As Cloud Grows, IT Hiring Flatlines
Corporate IT departments are increasing their spending on hardware and cloud services, but not on new hiring in this weak economy.
Fri, February 18, 2011
Computerworld — Corporate IT departments are increasing their spending on hardware and cloud services, but not on new hiring in this weak economy.
These trends are all revealed in government data, surveys and in earnings reports. Cloud-based services, in particular, are expected to see a spectacular market growth this year.
IDC is forecasting that public cloud services revenue in the U.S. will grow nearly 24%, from $14.2 billion in 2010 to $17.6 billion in 2011.
IDC's prediction is backed up by surveys of corporate IT organizations that are seeing accelerating interest in cloud services -- so much so that one research firm compared it with the late 1990s' e-commerce fever.
Unemployment for computer programmers, for instance, finished at 5.7% last year, compared with 2.2% in 2007, according to government data.
"The nature of the way in which the economy is picking up is very different than it's been in the past," said Richard Pople, global IT practice leader at the research and consulting firm Hackett Group (HCKT).
Hackett is expecting IT employment in corporate IT departments to decline slightly this year, by 0.4%, after declining 1.1% in 2010 and 7.3% in 2009. Its projection is based on its annual survey of U.S. and European companies with revenues of $1 billion or more. For this survey, 185 companies responded.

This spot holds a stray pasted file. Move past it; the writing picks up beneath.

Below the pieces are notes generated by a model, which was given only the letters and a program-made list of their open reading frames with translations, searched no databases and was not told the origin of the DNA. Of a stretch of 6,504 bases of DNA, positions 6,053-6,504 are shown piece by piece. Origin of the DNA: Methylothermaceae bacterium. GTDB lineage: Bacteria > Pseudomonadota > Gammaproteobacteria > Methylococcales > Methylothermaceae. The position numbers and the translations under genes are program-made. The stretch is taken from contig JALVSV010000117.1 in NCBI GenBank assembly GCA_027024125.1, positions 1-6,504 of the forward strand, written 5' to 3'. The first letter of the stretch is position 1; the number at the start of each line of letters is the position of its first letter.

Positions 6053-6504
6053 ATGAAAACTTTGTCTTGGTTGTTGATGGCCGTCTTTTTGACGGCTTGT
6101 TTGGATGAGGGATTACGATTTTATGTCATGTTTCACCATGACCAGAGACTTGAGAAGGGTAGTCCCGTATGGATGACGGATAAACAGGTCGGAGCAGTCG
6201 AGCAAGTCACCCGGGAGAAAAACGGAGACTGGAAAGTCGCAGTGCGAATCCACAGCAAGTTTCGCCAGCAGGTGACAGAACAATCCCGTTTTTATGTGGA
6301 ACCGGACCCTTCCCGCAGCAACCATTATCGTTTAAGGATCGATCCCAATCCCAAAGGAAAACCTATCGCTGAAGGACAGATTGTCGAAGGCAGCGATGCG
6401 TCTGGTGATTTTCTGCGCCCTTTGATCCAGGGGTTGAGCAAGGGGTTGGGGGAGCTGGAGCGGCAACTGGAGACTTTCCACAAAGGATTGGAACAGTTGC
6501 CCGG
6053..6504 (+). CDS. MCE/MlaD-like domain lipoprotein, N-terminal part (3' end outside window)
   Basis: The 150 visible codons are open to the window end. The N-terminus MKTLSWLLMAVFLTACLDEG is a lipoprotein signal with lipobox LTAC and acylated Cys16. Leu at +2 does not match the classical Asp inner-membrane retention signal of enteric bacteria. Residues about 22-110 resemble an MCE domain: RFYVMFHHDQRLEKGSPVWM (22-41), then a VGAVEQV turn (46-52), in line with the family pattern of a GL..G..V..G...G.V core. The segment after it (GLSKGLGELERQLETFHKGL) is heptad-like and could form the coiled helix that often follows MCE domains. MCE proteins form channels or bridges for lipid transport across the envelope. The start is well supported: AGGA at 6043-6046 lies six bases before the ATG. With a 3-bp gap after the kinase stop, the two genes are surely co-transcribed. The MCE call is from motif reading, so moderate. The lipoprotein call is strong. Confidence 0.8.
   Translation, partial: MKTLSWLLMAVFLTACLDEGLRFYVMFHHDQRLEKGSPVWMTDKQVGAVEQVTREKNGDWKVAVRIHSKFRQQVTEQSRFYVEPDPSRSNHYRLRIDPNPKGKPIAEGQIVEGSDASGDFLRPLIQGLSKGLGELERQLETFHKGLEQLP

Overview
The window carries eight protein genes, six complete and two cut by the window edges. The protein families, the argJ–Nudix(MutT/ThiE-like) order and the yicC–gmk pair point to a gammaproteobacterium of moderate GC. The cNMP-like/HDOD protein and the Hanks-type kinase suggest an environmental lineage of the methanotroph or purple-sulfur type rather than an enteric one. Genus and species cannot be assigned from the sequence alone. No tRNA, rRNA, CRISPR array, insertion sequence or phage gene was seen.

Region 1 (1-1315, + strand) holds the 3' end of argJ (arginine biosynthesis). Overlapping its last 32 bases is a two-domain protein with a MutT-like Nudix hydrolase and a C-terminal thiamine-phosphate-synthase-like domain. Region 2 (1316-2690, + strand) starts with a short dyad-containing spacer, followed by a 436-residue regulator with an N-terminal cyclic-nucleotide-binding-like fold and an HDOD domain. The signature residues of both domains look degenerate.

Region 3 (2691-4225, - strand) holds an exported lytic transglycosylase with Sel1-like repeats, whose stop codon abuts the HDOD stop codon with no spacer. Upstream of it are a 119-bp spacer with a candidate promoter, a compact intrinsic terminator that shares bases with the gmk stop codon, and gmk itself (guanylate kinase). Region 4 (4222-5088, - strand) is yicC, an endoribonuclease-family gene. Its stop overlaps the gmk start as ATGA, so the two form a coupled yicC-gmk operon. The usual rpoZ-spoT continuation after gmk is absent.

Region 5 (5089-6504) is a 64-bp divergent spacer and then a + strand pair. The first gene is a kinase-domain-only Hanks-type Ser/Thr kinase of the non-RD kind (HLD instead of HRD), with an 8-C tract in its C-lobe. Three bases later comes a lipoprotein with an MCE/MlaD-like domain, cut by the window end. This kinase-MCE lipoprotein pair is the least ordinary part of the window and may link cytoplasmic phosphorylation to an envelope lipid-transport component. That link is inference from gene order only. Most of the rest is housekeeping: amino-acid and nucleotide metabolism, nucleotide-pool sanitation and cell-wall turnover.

Companies have been consolidating their IT resources, which is also spurring hardware buying. A goal is to make their IT organizations more flexible, and by doing so gain capability to use resources globally, whether it is in the cloud or offshore, Pople said.
In the Hackett Group survey, IT firms were asked to rank their strategic priorities, and cloud computing ranked No. 4 this year, with 59% respondents citing it as a priority. Last year, cloud was ranked 10th out of 11, with only 27% of respondents identifying it as a critical priority.
Pople compared the rapid increase of cloud in this survey to what happened when businesses interest in Internet services took off. "We saw the same sort of shift in 1998-99, when companies were then trying to figure out of to leverage the Internet," he said.